Starting March 1, drivers will be allowed to legally operate in the city, albeit with regulation. According to the CBC, the newly defined rules set a minimum price of $3.25 per ride for Uber or any other private transportation company that sets up shop in the city. Aside from that minimum price, “fares for private transportation providers like Uber and rides with taxi companies arranged through an app” will be completely deregulated for now.
That means that as long as cars are ordered through an app, traditional taxi companies are allowed to match Uber’s competitive pricing. However, rides hailed on the street or from the phone will be priced at the same rates traditionally regulated by the city.
Another part of the bylaw will require Uber to pay for a $70,000 a year operating license. It will also require the company and its drivers to have provincially approved insurance. While Aviva announced coverage for Ontario Uber drivers just this month, there’s no word yet on support in Alberta.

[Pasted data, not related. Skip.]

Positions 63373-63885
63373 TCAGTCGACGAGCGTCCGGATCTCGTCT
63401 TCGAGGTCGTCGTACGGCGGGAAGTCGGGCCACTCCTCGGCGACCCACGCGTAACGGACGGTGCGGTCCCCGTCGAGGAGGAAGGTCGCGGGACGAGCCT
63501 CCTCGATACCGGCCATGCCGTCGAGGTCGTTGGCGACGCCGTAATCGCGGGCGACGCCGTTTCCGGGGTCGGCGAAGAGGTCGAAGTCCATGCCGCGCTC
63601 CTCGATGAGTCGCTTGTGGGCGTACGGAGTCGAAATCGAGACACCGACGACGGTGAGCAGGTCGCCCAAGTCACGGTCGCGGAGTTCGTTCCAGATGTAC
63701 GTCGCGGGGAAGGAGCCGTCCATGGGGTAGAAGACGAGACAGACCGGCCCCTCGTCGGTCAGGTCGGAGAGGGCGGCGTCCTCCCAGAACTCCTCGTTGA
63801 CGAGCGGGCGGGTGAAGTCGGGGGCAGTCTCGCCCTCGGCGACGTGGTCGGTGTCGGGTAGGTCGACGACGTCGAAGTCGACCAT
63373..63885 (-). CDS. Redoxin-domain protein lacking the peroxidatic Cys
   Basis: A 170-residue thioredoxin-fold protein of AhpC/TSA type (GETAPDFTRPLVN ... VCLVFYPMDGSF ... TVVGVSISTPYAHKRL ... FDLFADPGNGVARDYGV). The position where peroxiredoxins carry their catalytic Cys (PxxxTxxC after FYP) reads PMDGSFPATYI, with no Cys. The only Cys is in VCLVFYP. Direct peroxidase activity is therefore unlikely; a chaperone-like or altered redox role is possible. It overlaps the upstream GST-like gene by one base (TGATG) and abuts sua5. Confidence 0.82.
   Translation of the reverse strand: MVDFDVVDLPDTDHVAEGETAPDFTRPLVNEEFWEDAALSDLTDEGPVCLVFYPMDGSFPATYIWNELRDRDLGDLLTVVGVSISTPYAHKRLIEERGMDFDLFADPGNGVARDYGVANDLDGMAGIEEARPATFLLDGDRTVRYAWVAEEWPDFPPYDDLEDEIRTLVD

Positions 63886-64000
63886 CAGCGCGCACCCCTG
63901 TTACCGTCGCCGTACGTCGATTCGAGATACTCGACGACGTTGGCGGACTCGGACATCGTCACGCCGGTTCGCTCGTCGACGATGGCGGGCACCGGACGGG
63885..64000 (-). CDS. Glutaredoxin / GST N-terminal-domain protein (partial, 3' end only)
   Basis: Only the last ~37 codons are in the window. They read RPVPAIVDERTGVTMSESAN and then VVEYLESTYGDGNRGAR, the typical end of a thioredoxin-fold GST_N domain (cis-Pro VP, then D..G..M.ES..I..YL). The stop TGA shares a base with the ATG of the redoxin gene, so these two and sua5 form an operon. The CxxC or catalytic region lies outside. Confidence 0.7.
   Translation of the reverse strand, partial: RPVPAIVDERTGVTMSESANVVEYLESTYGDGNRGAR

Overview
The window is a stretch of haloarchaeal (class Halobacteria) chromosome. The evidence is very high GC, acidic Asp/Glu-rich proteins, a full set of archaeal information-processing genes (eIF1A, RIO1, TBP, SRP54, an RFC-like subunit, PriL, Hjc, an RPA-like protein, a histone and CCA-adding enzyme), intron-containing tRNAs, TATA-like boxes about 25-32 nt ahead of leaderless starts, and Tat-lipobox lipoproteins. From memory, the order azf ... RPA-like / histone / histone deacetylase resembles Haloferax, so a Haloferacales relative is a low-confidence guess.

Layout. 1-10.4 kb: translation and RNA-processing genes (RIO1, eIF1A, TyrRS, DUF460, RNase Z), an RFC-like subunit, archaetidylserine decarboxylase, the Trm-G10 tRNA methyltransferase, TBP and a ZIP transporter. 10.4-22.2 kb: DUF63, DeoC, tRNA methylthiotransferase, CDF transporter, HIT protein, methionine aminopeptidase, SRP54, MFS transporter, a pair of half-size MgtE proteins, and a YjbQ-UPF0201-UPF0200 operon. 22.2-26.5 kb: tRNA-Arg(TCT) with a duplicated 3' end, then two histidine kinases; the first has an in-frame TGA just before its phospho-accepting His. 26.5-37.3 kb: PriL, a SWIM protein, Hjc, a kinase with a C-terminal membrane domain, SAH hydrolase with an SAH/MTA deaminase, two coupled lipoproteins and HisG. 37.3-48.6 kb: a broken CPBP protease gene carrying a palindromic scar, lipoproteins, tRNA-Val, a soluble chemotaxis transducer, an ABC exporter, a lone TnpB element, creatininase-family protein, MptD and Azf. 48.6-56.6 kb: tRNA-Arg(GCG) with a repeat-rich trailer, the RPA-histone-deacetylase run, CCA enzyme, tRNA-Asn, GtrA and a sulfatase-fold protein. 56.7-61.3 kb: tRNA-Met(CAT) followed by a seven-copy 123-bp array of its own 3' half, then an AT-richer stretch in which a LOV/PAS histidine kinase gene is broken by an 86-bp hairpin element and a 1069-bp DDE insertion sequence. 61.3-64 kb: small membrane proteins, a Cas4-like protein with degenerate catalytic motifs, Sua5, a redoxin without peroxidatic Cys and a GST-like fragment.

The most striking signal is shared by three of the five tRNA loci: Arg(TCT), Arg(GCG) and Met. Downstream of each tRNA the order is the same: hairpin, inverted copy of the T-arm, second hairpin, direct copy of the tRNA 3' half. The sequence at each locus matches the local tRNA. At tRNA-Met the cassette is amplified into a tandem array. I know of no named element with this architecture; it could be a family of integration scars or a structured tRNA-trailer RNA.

The new bylaw no doubt marks the beginning of a transformation for the taxi industry and at least in Edmonton the end of a bitter feud between taxi drivers and the ridesharing company. Even yesterday, taxi drivers protested heavily as they always have as the council came to its decision.
It won’t be long until more cities follow in Edmonton’s footsteps. The overall behaviour of taxi drivers during Uber protests have done them no favours in the minds of the people. More and more people are signing up to be drivers, and more and more people are using the app.